Rewind to Tales of the Cocktail 2008. "Mr. Freeman, I have a proposition for you. Are you interested in free labor?" I cautiously put out to Eben Freeman as he was busy making cocktails for the cocktail hour hosted at the Hotel Monteleone.
Without stopping what he was doing, Eben looked up at me.
"I would like to learn about cocktails. I am willing to do any and all menial labor in order to do this," I continued and waited for what I thought was the inevitable.
For a while, I'd been on a mission to find out if I could trade in my time to learn a few things about being behind the bar. And not just theoretically, like ask a bunch of questions or read a bunch of books, but something more hands on. However, I knew this would be difficult in setting up. I was basically requesting to be a monkey wrench thrown into the machine of someone's well-oiled bar. I had little to offer besides my almost masochistic lack of qualm at being put to work, an almost annoying curiosity to see how things worked (a.k.a. "nosiness") and almost "to-the-point-of-naivete" ability of finding things infinitely cool once I knew how it worked. Besides that, I really didn't know much. I'm not saying I don't get things. I'd been reading and watching people like like a hawk, but I mean you could get me to talk your ear off on what different bartenders are doing with X, but put me behind a bar and tell me to make something and I probably would break down crying.
On the other hand, I didn't want my request to come off like I was saying just because I learned a little I can be a bartender or that once I had the skills down I'd be some kind of expert. I knew by asking around for this "favor" there'd a slight chance I'd offend some who might take it that I wanted to hop behind a bar for a little bit because it's fun. I wasn't even asking to work a shift. If I could just watch and do barback stuff, no pay, or I don't know, come in and clean toilets so I could get a little one-on-one, I'd even do that. I'd met with rejection a couple of times before, so at that point I was pretty much resigned to the fact that I was going to hear another "no."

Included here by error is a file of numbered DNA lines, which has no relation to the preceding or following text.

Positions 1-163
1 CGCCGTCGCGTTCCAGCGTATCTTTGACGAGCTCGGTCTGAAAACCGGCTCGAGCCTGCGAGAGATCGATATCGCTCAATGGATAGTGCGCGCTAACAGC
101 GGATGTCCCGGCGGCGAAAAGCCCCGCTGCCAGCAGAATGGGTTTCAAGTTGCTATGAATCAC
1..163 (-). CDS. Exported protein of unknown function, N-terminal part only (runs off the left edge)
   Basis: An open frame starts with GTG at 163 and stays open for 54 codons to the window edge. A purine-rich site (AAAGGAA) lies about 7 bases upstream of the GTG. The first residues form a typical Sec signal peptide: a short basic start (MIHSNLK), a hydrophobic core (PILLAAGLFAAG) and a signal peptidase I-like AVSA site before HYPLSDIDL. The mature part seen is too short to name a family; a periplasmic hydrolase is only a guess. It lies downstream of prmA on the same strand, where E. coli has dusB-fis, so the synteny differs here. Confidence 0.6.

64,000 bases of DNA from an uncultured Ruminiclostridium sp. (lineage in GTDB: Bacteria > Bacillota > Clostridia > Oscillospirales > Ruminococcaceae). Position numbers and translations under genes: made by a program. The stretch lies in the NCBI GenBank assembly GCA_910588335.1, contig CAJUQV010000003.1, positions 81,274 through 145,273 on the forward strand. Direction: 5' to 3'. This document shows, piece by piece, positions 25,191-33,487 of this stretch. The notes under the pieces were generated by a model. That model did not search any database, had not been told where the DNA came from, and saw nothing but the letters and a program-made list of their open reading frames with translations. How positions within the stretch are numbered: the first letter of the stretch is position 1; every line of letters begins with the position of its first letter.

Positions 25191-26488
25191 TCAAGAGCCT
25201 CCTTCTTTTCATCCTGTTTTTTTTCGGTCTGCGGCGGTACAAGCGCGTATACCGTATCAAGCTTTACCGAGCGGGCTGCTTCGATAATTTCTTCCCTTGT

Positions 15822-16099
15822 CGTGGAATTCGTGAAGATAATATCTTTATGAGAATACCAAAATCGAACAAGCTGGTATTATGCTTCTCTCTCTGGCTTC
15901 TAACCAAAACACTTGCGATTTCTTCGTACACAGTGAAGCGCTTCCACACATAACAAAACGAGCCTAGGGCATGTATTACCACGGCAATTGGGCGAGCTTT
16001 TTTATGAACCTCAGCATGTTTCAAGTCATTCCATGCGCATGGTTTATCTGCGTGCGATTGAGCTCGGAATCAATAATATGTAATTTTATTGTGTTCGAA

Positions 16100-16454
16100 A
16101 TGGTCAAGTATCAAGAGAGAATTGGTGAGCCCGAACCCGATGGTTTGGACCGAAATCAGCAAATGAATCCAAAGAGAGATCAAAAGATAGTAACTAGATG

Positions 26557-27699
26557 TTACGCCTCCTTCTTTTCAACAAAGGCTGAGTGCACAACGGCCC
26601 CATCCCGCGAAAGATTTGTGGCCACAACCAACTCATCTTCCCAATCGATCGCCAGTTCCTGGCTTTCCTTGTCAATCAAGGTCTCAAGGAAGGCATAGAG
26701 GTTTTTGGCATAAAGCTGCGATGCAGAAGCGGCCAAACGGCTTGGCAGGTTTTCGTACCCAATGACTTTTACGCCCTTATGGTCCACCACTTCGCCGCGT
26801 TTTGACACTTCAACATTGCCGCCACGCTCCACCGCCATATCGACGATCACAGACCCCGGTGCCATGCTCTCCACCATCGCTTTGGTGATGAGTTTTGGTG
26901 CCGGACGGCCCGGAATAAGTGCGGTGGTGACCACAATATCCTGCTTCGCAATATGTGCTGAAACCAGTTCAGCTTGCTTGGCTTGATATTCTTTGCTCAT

A look of bemusement spread across Eben's face like I'd just told a really clever joke. I winced a little on the inside and braced myself.
"Let's talk when I'm back in New York," he said.
I stared blankly for a minute or two, then cried out, "Really??"
Eben nodded, "Yea."
I hopped from one foot to another clapping my hands in time to, "Real-ly? Real-ly? Real-ly??" (No, really, I did that.)
Eben laughed a little and said yes, I should talk to him. He'd be out on vacation once he got back, but after that we could work something out.
Now, fast forward to early September. On a visit to Tailor, I quickly finished up a cocktail to gird myself, I asked Eben if he remembered that I had mentioned how, you know, maybe I could, I don't know, do a little work in exchange for lessons or something...and by the way I would totally understand if he wanted to say...
"Yea," Eben said.
"...'yea?' As in, I can do this?"
I squealed and hopped back and forth from foot to foot as I again chanted, "Real-ly? Real-ly? Real-ly?"
Yes, really. So a couple of emails followed and it was decided that Tuesdays would work best. I was soon set to start the first session.